Not all PUA's & PUP's are detected by WSA for reason as SweX said (Potentially Unwanted Application or Potentially Unwanted Program) detections so they are not really harmful so the user has to take the time looking when installing software as PUA's & PUP's are usually Pre-Checked! You want to see a nice list of programs with PUA's & PUP's:

    Definition of PUP:

    Don't blame WSA for what the user should know and if it turns out to be malicious then that is when WSA will jump in and remove it.

    Last edited: Jul 30, 2013
  6. kdcdq

    kdcdq Registered Member

    What 'doesn't surprise me at all' is guest's comment previously... :argh:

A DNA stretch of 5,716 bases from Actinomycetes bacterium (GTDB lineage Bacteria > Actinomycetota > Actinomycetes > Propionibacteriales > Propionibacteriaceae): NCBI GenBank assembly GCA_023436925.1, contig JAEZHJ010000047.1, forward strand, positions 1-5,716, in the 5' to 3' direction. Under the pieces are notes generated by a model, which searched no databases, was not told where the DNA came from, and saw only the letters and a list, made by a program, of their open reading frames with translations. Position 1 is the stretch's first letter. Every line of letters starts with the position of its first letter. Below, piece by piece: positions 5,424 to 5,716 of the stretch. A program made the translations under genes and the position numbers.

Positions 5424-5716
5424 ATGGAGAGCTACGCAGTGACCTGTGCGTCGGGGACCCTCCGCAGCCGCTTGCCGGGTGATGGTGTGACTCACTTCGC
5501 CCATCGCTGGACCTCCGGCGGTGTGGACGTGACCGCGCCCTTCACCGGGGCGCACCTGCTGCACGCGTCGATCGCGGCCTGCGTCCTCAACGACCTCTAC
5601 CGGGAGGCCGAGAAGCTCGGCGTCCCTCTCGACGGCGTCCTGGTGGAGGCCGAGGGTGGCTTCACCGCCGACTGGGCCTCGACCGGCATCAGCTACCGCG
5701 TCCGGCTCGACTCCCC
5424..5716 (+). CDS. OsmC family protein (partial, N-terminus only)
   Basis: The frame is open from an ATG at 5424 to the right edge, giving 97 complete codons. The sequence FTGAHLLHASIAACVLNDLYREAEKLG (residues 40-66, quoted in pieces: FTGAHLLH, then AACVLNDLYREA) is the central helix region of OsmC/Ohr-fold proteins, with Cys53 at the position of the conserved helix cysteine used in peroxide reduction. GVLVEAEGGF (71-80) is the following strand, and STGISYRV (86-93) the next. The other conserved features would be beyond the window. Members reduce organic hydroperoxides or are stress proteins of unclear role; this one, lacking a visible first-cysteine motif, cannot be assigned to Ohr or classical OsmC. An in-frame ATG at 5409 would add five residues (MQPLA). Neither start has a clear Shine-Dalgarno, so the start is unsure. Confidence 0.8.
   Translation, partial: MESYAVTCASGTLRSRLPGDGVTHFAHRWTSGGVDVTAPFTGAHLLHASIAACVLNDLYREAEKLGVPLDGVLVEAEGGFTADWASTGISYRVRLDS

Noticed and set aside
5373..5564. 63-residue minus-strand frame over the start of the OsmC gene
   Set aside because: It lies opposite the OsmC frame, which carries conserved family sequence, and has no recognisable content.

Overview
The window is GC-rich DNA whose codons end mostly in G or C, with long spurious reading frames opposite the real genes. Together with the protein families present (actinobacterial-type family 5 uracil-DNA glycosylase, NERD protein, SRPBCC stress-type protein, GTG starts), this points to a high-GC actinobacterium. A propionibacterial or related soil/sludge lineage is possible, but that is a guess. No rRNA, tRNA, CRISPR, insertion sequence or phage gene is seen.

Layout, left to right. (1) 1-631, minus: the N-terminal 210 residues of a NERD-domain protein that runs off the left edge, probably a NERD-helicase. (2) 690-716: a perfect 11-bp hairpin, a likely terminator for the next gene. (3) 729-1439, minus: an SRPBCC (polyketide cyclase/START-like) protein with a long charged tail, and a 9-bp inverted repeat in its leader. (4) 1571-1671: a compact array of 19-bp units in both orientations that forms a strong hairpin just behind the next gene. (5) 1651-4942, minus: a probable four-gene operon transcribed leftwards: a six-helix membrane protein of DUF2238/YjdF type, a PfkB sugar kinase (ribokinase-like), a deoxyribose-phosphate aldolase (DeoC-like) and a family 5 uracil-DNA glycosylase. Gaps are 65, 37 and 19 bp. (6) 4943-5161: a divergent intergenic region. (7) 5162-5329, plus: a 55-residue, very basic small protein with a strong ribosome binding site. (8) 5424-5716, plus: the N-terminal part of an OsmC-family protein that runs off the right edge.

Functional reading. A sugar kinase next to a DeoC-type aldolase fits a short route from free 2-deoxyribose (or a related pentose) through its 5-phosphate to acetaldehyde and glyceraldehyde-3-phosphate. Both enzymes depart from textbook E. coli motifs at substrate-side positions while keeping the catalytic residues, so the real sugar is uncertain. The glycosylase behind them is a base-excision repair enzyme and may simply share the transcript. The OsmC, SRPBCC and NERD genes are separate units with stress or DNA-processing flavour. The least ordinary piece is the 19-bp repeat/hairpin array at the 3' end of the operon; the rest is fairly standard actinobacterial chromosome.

We are trying to help users of WSA here.... :thumb:
  7. guest

    guest Guest

    Back when I first started using it, I had a .exe that was some type of virus, been a while back and a nasty one at that because it locked up my system, don't really remember where I got it at, I just knew it got past wrsa, but to give credit it was not long after they first came out with it, maybe it needed some work at that time, anyhow I just put the best antivirus program you can get to work on it, which is a clean image and had it fixed in just a few minutes, since then I now just run lets say a harden version of windows and so far never had another problem
  8. webbit

    webbit Registered Member